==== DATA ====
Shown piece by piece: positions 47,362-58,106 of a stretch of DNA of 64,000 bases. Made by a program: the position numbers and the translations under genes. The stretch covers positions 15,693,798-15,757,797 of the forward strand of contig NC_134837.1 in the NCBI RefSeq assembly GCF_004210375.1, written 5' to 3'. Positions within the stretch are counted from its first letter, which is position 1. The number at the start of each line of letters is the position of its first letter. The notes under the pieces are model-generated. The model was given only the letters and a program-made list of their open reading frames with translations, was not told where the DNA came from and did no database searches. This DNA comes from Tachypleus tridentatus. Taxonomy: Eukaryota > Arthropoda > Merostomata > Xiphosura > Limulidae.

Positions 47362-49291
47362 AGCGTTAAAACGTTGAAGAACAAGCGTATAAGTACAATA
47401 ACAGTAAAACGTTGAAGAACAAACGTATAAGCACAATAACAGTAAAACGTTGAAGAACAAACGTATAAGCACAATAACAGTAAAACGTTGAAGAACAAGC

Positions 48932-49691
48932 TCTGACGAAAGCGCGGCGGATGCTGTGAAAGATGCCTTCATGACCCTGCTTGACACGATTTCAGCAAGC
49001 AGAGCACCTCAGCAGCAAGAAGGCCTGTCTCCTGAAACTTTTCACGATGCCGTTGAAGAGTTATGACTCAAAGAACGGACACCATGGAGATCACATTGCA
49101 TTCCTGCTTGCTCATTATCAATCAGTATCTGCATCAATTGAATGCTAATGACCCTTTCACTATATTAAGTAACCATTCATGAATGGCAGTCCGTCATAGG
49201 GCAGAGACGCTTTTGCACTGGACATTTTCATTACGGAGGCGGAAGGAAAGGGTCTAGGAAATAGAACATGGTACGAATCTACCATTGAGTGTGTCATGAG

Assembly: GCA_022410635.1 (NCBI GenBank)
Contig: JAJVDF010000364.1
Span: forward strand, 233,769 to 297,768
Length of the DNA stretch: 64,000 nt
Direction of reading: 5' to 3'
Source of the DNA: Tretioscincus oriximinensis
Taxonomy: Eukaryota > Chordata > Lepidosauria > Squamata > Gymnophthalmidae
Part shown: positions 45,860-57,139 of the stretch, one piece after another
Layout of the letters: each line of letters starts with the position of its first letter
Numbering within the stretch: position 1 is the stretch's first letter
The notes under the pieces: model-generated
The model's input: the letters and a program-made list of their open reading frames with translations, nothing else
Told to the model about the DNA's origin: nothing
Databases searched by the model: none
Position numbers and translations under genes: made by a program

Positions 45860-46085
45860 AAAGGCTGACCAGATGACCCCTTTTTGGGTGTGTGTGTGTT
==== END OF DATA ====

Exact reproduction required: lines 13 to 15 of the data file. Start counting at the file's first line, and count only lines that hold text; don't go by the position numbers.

Length of the DNA stretch: 64,000 nt
Direction of reading: 5' to 3'
Source of the DNA: Tretioscincus oriximinensis